A day with 4K

4K for Cancer riders dance Tuesday to the music of the Great Times Band.
“Is that what you after riding a century?” Mary Catherwood of Willmar asked me.

I was privileged to spend part of Tuesday with the riders of 4K for Cancer’s Team Seattle. They stopped for the night in Lake Lillian, a town not far from here. I wrote a story for Wednesday’s West Central Tribune and took a few photos to go with it.
The article provided only a few details about a situation that’s as complex as it is impressive.
Many of these young people are attending – or just graduated from – some of the country’s top colleges and universities. All them have been touched by cancer and want to help others enduring the same experience.


Casey Gannon, left, and Calie Caughie pose for a photo.

They’re an adventurous lot, according to Casey Gannon, a brand new graduate of St. Mary’s College of Maryland and one of the riders who spent some time fielding my questions and posing for some photos

Few of them had ridden more than 30 miles in a day before they left Baltimore May 27 to ride more than 4,000 miles to Seattle as a fundraiser for the fight against cancer, he explained.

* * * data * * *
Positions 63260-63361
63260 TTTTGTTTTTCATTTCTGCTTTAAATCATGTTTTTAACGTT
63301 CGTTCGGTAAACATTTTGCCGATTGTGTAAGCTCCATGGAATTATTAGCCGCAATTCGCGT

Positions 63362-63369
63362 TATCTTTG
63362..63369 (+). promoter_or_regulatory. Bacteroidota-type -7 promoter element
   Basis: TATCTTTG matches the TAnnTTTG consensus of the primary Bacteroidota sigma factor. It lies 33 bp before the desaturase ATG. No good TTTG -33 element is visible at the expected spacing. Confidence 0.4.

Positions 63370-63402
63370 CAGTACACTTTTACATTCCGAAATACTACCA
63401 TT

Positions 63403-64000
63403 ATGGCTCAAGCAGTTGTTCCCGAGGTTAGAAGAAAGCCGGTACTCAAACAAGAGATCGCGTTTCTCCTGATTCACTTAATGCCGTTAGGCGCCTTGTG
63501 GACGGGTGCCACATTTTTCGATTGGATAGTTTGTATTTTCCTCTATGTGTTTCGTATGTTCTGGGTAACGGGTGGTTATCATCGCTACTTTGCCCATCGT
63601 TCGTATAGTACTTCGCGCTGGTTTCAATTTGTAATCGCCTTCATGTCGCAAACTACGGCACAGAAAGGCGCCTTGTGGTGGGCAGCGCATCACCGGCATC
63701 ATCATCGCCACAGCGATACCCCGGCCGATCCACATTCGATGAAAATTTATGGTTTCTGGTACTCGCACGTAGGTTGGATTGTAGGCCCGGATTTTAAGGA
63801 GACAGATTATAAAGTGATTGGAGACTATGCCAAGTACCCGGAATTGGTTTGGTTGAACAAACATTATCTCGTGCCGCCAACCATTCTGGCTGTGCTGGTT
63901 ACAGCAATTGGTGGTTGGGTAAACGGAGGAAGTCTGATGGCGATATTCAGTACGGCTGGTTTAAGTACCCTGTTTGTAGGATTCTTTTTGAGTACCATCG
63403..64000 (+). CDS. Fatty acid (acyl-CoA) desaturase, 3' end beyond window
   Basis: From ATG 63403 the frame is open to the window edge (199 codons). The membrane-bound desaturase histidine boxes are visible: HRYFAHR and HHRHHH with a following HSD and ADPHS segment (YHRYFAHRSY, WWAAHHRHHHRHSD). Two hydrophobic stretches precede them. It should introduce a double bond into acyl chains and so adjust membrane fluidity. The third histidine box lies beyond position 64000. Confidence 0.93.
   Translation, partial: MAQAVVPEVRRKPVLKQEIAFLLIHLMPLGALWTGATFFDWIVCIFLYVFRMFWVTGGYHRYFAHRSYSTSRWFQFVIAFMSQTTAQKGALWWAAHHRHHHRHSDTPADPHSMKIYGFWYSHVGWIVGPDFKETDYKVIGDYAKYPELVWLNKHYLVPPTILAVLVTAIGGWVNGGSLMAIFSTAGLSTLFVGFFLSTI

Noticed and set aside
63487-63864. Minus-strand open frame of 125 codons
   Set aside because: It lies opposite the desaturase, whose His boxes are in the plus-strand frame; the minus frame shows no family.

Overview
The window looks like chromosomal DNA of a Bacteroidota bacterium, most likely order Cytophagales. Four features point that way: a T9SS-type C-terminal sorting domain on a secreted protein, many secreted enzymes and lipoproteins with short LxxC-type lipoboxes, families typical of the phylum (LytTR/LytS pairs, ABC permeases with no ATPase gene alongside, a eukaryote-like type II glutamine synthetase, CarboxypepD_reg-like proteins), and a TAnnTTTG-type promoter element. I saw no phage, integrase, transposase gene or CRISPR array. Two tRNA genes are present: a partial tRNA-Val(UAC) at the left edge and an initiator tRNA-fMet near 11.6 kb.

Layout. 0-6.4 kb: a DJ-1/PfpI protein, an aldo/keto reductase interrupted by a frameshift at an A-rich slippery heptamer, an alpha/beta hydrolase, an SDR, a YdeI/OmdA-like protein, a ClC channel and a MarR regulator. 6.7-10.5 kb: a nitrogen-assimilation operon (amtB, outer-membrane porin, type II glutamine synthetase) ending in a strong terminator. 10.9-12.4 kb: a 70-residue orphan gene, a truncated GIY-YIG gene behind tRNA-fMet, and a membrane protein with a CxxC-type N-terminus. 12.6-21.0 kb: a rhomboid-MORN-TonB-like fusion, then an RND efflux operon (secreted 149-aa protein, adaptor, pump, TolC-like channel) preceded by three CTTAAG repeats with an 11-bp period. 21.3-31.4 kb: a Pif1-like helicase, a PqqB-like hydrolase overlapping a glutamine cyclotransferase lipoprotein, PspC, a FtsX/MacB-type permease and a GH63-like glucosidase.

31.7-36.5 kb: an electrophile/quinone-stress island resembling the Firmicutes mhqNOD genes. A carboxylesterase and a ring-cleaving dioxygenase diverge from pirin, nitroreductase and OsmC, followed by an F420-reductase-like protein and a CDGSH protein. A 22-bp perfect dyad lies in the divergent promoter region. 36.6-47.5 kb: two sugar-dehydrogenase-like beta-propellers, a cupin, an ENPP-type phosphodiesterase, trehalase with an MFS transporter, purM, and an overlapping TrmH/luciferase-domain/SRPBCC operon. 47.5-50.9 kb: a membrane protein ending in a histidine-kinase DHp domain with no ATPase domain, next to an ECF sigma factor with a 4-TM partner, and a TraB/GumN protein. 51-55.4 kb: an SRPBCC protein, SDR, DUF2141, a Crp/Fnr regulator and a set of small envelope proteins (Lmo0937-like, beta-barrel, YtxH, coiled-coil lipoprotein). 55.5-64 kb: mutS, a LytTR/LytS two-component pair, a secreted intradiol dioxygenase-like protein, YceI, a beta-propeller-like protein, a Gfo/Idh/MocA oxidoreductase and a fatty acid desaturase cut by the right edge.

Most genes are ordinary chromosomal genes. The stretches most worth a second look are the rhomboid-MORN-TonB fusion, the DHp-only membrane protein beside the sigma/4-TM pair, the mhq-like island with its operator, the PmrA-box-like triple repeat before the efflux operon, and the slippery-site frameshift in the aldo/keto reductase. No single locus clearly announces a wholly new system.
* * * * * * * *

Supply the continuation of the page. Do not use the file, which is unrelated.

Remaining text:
But those who were experienced cyclists teamed with newbies and helped them adjust to the challenge of riding an average of 70 miles a day.
“We were bringing together all the riding experience and making that mesh,” Gannon said.
Their sense of adventure and determination was put to the test on the fourth day of the ride, Gannon recalled, when the planned 80-mile ride turned into a torturous century because a bridge was closed.
They had to change their route and ride through the Appalachians.
“So many people were helping each other up through the mountains,” Gannon said.
One great thing about these young people is that they’re tech savvy. Gannon, for example, is the team’s social media specialist.

Jose Nino, who just completed his freshman year at Johns Hopkins University, is from Bucaramanga, Colombia.

There’s so much more you can learn about this inspirational young people and one place to do it is on the Internet.
Check out their website at 4kforcancer.org, check out their Facebook and Twitter postings and, if you can afford it, make a contribution.

One thought on “A day with 4K

  1. Thank you for taking the time to come and interview and visit with these inspiring young people on Tuesday night in Lake Lillian. Often times monumental meetings of folks across the country go unnoticed. This was a great eye-opener for many….just to see the determination that many youth have yet today, a day when the older generation sort of “raises their eyebrows at the antics of the young”! There are good people out there , and great communities that support them! Thanks for coming and for the story in the paper!

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